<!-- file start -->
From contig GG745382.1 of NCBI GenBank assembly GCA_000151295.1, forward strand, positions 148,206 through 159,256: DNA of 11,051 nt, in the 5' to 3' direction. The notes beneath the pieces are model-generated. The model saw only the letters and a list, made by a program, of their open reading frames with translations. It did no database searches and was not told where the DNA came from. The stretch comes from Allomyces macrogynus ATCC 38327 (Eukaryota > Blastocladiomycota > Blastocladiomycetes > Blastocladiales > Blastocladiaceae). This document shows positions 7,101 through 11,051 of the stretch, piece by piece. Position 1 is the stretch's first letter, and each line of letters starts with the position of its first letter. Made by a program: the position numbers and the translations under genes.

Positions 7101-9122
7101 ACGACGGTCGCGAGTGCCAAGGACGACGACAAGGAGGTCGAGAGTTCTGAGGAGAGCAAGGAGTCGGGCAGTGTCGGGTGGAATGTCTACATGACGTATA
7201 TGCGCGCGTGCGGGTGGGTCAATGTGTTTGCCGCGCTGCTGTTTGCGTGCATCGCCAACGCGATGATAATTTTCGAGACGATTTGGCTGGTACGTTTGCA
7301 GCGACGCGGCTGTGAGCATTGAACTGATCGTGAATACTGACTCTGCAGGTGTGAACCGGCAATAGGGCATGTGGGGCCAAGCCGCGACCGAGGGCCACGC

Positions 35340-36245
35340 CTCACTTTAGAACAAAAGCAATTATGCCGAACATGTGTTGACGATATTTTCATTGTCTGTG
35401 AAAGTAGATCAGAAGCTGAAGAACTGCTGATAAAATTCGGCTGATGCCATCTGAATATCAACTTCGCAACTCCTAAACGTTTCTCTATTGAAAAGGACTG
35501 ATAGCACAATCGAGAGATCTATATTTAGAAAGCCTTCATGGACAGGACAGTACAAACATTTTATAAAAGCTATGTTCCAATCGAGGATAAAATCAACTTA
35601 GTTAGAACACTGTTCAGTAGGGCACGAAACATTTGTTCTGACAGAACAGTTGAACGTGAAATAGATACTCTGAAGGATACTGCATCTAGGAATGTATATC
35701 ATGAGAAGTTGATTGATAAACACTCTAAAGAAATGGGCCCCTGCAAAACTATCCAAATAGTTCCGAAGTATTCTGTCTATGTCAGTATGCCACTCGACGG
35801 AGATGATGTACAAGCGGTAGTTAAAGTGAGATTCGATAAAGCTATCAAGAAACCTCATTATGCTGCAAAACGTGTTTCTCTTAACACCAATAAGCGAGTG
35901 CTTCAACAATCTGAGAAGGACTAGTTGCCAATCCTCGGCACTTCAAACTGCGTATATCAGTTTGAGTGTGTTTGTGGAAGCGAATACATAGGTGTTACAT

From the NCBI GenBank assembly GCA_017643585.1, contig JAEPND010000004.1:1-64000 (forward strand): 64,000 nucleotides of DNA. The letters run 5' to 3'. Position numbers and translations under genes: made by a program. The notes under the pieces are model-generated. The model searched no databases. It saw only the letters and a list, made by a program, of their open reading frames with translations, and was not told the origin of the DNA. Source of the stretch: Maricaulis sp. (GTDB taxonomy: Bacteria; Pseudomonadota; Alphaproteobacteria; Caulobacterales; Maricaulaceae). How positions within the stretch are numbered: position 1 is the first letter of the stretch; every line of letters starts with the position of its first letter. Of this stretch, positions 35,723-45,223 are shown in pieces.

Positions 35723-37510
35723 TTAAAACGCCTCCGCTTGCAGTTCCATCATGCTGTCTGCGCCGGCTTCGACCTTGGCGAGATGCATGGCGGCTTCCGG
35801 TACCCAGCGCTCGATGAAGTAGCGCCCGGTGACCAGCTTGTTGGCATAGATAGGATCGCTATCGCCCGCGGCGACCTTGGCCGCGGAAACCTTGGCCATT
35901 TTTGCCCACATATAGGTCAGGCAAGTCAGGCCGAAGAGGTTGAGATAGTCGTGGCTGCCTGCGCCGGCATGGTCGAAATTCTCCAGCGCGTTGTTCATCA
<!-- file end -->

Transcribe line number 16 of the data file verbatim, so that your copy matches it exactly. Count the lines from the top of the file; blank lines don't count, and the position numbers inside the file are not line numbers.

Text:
35723 TTAAAACGCCTCCGCTTGCAGTTCCATCATGCTGTCTGCGCCGGCTTCGACCTTGGCGAGATGCATGGCGGCTTCCGG